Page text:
We are entering a new decade in the midst of an old expansion. The length of the expansion does not suggest a recession is imminent, but it does imply that GDP growth will struggle to exceed 2% consistently even as interest rates remain near historic lows. The Federal Reserve is faced with the daunting task of moving interest rates higher without squelching the expansion so it has more firepower to stimulate a recovery when the next recession hits. In this update, we evaluate what current economic trends mean for the future and why, paradoxically, the Fed is more likely to cut interest rates this year than raise them.
In the second quarter, only two sectors of the economy contributed positive growth, and deteriorating trends suggest our “Good but not great” growth outlook for the economy will come under pressure in coming quarters. Slowing growth is one reason the Federal Reserve has shifted toward easier monetary policy, but importantly, U.S. central bankers are also responding more reasonably to slowing global macroeconomic conditions and persistently low inflation. With the Fed actively easing, our baseline forecast does not include an imminent recession, but the call is increasingly difficult to make as slower growth produces a fragile economy more susceptible to shocks.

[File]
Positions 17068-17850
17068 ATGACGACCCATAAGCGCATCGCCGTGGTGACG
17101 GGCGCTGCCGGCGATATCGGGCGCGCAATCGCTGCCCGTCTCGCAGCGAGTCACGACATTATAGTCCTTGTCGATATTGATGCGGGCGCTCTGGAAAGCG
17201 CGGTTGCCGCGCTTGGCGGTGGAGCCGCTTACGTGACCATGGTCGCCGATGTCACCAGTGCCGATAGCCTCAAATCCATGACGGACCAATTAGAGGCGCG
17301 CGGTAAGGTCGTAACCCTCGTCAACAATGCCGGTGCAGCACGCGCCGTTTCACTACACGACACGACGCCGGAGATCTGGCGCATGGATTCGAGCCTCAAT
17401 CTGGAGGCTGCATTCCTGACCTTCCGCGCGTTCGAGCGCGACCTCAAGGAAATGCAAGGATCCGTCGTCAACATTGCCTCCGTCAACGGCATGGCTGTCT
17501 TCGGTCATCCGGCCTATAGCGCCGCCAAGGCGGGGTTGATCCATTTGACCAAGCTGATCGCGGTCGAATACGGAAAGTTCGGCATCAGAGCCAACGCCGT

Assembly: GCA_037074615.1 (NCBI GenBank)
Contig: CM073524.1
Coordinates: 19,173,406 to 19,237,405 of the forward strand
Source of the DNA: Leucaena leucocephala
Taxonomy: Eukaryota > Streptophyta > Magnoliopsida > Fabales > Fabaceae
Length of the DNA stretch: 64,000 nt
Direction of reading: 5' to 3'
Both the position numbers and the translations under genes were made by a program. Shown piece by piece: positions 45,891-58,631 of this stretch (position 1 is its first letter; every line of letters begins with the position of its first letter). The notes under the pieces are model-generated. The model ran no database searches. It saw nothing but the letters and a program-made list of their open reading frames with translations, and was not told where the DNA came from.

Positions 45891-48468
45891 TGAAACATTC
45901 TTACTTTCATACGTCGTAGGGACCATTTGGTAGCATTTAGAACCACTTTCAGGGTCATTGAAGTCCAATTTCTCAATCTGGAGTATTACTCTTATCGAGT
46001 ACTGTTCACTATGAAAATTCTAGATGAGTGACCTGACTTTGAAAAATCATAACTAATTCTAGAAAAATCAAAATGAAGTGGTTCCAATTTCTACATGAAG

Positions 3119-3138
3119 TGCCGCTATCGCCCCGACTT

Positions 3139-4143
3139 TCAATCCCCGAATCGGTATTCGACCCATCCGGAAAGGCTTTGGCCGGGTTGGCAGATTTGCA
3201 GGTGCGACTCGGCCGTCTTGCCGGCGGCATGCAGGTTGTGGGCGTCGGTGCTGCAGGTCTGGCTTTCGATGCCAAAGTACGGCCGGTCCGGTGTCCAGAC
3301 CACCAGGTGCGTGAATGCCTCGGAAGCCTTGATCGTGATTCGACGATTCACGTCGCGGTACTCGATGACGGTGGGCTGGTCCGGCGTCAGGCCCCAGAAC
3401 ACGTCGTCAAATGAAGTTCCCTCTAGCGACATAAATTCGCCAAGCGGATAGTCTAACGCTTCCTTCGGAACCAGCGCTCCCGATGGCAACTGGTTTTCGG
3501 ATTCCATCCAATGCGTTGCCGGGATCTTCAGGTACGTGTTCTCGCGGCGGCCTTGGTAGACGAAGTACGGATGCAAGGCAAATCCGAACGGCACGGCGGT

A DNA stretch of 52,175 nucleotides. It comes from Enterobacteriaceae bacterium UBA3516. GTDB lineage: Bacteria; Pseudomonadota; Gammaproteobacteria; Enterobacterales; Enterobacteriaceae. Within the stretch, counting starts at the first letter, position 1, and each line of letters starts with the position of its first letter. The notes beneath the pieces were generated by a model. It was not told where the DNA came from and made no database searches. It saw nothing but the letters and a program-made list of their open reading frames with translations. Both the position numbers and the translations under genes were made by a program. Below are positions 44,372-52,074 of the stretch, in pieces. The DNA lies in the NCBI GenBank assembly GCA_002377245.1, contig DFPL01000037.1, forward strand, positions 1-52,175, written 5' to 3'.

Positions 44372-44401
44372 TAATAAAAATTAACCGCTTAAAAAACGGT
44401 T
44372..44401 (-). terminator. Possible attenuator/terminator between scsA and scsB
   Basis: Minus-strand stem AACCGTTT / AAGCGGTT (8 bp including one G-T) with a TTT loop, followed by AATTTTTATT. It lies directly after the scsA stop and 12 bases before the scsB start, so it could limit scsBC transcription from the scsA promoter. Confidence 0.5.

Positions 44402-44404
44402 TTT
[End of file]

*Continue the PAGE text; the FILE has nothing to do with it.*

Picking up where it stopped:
Following a month-long delay due to the government shutdown, officials confirmed what economists and investors already suspected – the economy is slowing. We expect growth to continue to slow towards the 2.0% – 2.5% pace characterized by the post-Financial Crisis expansion, though we caution the potential for Q1 2019 growth to surprise to the downside. However, as we detail in the letter, the domestic economy is on reasonably sound footing, and the economic expansion has room to run if the Fed sticks to their new narrative of being patient.